He works with the veterans every day supporting with medical appointments, court appointments and children services. Families have been reunited, preventing emotional trauma, addictions and rough sleeping. This is in addition to fundraising and completing his degree course.



The funeral of D-Day veteran Frank Worrall was held on Tuesday 13th at the United Reform Church in Congleon.

Frank, who served during WW2 and landed on Sword Beach in Normandy, was a dearly loved husband, father, grandad, brother, and highly a respected member of the Congleton community.

Andy Dolman-Bayley of the Lol Foundation said, “We at the LOL Foundation were proud to have known Frank and honoured to call him a friend. His stories of the war were incredibly interesting. Even today in our armed forces, the spirit and emotion of the troops remains the same, united by common goals.”

Donations received in memory of Frank will be very kindly donated to The LOL Foundation to support their ongoing work with veterans.

The foundation was established in 2012 to reduce poverty, distress and suffering experienced by homeless veterans and works to help them integrate back into society.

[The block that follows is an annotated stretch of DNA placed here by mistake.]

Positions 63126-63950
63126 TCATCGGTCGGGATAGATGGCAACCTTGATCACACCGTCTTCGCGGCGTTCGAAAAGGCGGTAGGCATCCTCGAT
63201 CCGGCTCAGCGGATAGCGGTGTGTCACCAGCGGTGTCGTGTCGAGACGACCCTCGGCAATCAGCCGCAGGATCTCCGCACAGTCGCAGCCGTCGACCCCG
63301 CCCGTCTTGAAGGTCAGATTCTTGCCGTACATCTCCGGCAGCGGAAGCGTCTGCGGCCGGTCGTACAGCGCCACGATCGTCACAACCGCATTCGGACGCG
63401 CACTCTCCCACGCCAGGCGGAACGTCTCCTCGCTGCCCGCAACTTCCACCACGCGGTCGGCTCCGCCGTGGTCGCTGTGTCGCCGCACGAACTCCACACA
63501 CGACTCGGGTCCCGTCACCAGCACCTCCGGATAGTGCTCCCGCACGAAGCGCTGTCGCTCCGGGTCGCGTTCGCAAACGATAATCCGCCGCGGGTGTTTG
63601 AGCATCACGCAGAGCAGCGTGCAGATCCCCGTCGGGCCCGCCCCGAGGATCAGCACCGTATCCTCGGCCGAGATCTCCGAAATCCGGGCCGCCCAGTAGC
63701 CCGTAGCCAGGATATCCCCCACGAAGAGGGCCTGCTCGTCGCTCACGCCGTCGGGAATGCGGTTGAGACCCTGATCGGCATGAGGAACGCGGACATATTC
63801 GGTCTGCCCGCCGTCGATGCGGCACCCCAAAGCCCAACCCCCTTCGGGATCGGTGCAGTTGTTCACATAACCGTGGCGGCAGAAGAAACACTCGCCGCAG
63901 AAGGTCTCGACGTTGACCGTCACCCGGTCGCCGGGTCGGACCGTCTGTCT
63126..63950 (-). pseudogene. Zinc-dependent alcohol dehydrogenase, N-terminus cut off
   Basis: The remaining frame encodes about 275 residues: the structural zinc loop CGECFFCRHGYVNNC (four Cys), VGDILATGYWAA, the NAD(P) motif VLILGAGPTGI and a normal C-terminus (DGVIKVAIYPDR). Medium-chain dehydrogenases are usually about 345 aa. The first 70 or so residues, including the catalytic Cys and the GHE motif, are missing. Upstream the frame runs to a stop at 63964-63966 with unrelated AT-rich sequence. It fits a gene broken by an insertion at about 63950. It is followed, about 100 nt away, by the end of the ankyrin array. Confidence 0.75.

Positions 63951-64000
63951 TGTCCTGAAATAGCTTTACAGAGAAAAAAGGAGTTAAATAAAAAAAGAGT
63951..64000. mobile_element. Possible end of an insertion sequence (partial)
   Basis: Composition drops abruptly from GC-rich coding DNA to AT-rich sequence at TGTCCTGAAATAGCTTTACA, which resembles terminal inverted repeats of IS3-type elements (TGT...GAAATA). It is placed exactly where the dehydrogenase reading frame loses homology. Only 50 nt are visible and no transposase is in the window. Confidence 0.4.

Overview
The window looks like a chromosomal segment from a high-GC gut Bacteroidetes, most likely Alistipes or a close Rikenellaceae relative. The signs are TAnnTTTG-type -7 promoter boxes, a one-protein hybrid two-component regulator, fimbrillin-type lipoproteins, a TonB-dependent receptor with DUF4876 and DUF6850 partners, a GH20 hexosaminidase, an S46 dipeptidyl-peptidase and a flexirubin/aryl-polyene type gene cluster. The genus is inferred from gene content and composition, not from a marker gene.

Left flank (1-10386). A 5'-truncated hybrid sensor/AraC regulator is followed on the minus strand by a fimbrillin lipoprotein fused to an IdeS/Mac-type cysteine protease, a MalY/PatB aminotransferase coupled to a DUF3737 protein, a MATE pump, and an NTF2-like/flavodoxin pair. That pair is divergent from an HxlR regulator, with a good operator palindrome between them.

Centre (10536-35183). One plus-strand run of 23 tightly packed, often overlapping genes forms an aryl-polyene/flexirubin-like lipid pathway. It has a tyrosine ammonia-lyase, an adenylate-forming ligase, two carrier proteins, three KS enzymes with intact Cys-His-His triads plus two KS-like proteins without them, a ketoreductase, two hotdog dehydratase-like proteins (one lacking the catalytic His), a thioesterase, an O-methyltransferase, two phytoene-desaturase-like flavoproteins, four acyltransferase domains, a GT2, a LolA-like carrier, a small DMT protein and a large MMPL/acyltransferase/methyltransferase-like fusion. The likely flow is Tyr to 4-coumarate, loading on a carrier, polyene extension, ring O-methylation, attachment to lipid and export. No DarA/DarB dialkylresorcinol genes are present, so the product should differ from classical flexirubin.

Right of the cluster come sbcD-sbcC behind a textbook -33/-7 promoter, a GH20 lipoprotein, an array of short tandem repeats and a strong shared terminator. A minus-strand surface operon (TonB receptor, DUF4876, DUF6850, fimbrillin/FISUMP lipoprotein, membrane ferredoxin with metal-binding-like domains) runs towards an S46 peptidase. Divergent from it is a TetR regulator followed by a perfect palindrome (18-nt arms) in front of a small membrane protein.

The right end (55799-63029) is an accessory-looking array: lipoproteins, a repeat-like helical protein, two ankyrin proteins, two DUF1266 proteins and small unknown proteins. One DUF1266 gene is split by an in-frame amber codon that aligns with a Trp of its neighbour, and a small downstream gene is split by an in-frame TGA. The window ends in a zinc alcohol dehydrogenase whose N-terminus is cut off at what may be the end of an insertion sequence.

Congleton based charity the Listening Out Loud Foundation (LOL) is stepping up efforts in 2018 to raise funds for the ex servicemen they work with and to send them on a life changing trip to Norway.

The foundation was established in 2012 to reduce poverty, distress and suffering experienced by homeless veterans and works to help them integrate back into society.  

“Our main focus is to provide a holistic approach to supporting the lads, promoting independence but at an individual pace.” Said Founder Andrew Dolman-Bayley. A veteran himself, Andrew understands first hand the reality of life after the Forces and is keen to spread the word of the invaluable work they are doing in the region. “We have received fantastic support from Cheshire East Council which has enabled us to offer a safe home to 12 ex-service personnel, and 4 more about to join us. It is almost impossible to imagine how frustrating veterans find it when trying to navigate the state system after fighting for their country. It is especially difficult if they are diagnosed with PTSD (Post Traumatic Stress Disorder) as they have often become alienated from friends and family with no job waiting for them. This is where we come in.”